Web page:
Son of Mr. Isaac William Carter and Mrs. Emily Carter, of 48, Lawton Street, Congleton, Cheshire. He had three sisters, Lucy, Edith Alice and Mary Carter, along with three brothers, Albert, Frank and Walter Carter. Prior to enlistment he was employed as a Surveyor. Sergeant Harry Carter enlisted in the Royal Garrison Artillery at Dover on the 18th of November 1915 at the age of 27. On the 11th of February 1916, he passed his exams on Observing and Plotting at Bexhill. He embarked from Southampton on the 17th of May 1916 arriving at Le Havre the next day when he was posted to the 111th Siege Battery. On the 12th of September, he was promoted to Bombardier. He was slightly wounded on the 27th of February 1917 on the same day as he was promoted to the rank of Corporal, but he remained on duty. Shortly afterwards on the 4th of May 1917, he was promoted to the rank of Sergeant. In June 1917, he was positioned at Ploegsteert, Belgium.
The local press published a letter sent by Harry to his parents.
Mr, and Mrs l. W., Carter, of Lawton Street, Congleton, have received the following interesting letter from their son, Harry, who is somewhere in France. Now that I can just steal the time, I am writing to say all is going well with us. I receive the Chronicle each week, and am always glad to read of the doings at home. I was delighted to read the report of the Royal Agricultural Show, and how I fyi should like to have been amongst the horses and co. I was a bit surprised that Midwood was not amongst the winners much, but was glad to see our local poultry boys carrying off the prize cards. Ah! Well, we will make things hum again on the show table when we have put paid to old Fritz. I guess you will be glad to read the war news nowadays. I think the Germans are getting more than they can comfortably digest, and there are thousands of them who will not be troubled with any further aches and pains. What a thing it is to see some of the places now. One may see a village levelled to the ground, and the trees without a leaf or branch on, just the trunk standing. It is glorious to see a bombardment at night. The sky is one mass of vivid red from the flashes of the guns. Then the noise of the shells buzzing through the air! One wonders how there can be any Germans left alive. Thank goodness, we have got the master of them, and the boys will be back home for Astbury Wakes Sunday. I suppose business is keeping bright, although I expect prices are high enough. What a lot of timber the Huns must have used. A few days ago I was in a German dugout. It was built with 7 x 2 all-round the sides, and was about 20 feet below the ground, and had actually been lime washed.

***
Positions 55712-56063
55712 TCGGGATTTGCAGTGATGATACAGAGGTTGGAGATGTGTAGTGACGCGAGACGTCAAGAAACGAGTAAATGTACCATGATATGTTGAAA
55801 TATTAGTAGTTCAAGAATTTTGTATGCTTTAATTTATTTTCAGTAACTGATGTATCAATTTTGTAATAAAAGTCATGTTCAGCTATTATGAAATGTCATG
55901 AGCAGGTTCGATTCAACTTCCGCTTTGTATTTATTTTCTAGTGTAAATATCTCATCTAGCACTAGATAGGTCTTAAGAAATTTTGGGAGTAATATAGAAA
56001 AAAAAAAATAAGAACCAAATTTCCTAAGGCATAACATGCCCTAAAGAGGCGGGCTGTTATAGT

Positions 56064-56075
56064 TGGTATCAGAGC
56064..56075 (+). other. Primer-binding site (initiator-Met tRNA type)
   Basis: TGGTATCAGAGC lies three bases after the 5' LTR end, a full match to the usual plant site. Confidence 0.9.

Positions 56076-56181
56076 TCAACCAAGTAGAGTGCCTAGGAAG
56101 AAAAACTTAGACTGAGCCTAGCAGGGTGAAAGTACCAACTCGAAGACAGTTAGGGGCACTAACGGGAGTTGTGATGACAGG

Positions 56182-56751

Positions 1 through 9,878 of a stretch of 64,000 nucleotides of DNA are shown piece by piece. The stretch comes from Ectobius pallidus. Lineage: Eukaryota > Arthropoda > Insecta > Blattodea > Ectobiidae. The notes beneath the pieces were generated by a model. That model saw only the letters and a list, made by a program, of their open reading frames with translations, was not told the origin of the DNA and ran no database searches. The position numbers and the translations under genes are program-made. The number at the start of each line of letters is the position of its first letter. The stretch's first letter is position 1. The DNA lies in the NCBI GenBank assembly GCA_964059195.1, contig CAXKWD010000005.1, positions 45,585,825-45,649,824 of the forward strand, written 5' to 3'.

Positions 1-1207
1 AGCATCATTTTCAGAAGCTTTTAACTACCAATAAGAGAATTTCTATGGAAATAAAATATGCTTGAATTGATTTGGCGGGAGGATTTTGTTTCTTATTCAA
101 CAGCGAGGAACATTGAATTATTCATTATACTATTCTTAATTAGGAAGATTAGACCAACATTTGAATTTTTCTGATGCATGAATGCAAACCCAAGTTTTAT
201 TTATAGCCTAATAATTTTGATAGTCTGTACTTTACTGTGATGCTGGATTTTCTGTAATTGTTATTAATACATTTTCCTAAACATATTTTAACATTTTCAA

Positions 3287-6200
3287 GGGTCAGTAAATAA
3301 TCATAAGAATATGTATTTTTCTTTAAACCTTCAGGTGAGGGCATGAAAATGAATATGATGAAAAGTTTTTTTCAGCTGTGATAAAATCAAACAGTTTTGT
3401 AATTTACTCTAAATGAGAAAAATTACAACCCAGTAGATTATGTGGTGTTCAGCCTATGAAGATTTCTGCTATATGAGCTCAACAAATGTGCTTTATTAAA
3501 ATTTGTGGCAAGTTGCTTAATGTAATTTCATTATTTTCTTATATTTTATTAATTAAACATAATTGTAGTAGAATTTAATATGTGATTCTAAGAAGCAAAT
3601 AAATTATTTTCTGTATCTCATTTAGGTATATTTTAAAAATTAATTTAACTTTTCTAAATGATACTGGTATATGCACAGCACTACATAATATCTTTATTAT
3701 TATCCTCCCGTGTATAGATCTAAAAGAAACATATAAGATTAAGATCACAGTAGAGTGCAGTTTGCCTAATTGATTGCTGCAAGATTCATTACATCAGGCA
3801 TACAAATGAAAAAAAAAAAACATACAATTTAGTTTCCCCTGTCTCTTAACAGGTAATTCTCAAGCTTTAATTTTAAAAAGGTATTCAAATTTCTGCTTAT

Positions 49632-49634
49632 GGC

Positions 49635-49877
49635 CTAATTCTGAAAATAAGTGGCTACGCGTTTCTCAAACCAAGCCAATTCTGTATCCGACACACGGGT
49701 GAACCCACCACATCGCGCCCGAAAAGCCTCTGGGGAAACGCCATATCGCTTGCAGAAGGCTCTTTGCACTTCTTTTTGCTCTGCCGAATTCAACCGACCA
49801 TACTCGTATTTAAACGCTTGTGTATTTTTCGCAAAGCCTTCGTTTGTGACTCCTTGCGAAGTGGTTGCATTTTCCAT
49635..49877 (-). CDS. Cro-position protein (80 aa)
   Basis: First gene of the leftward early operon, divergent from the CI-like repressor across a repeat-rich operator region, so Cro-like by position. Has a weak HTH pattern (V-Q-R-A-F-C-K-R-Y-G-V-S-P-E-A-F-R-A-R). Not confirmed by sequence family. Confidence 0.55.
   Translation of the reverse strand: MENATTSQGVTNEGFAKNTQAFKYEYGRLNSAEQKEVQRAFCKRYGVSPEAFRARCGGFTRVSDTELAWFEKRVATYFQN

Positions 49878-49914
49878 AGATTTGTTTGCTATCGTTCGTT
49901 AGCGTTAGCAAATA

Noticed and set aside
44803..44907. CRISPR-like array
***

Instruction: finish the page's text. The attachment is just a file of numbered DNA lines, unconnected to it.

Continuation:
His death was also reported.
Official news of the death of Sergeant Harry Carter, of the 111th Siege Battery, Royal Garrison Artillery was received by his parents Mr. and Mrs. l. W. Carter of 48, Lawton Street, Congleton, on the 18th of June 1917. He was killed instantly by shell fire on the 12th of June 1917. For four years prior to his voluntary enlistment Sergeant Carter was a Surveyor in the Valuation Offices, Kings Buildings, Chester. In his profession, he made rapid progress and he undertook the valuation of some of the most important properties in Cheshire. He, however, was expecting to be home this weekend, for in the last letter he wrote to his parents on the 3rd. and which was received by them on the 9th, he said, I am living in high hopes of spending ten days with you within the next three weeks. We have just sent 16 men on furlough and when they return I hope to put my eyes on the home fire again. His ardent desire to again see the home fire he loved, however, was unfortunately not to be granted, for he was killed instantly some few days after his last letter to his home.
It is with very great regret that I have to inform you that your son, Sergeant H. Carter was instantly killed by shell fire at about 10 00 hours on the 12th of June 1917.
He was buried yesterday at Romain Cemetery now (Maple Leaf Cemetery) near Armentieres. Mr. Marshall one of my Subalterns with fifteen men of the Battery, attended your son's burial. His own Section Officer was killed recently under much the same circumstances. I am afraid nothing I can say will soften your loss. Sergeant Carter was an excellent soldier in every way and we relied on him a good deal and he was fearless. He set an excellent example to the men of his gun during the early hours of the 7th of June (when Messines Ridge was taken) during a protracted gas and high explosive shell attack.
Please convey my sympathy and that of the other Officers, N.C.Os and men of the Battery who had the honour of soldiering with your late son, to the other members of your family.
Yours, sincerely, O. A. Bell, Major, Royal Garrison Artillery.
On the anniversary of the 111th Siege Battery going to France (17th of May 1917) the roll was called and out of 152 men who went out there were only 36 to answer the call and Sergeant Carter was then one of the survivors. All the Officers had been killed. He was an observer in the Battery and had recently attained the rank of Sergeant. He was slightly wounded in March last. His brother Pioneer Albert Carter, is now with the 4th Battalion the East Lancashire Regiment stationed at Whitby. Mr. and Mrs. Carter's grandson, Private Vernon Hodgkinson, son of Mr. and Mrs. W. Hodgkinson formerly of Congleton is serving with the Coldstream Guards in France, where he has been since August 1916.
Cheshire County Memorial Project would like to thank John and Christopher Pullen for the information on Harry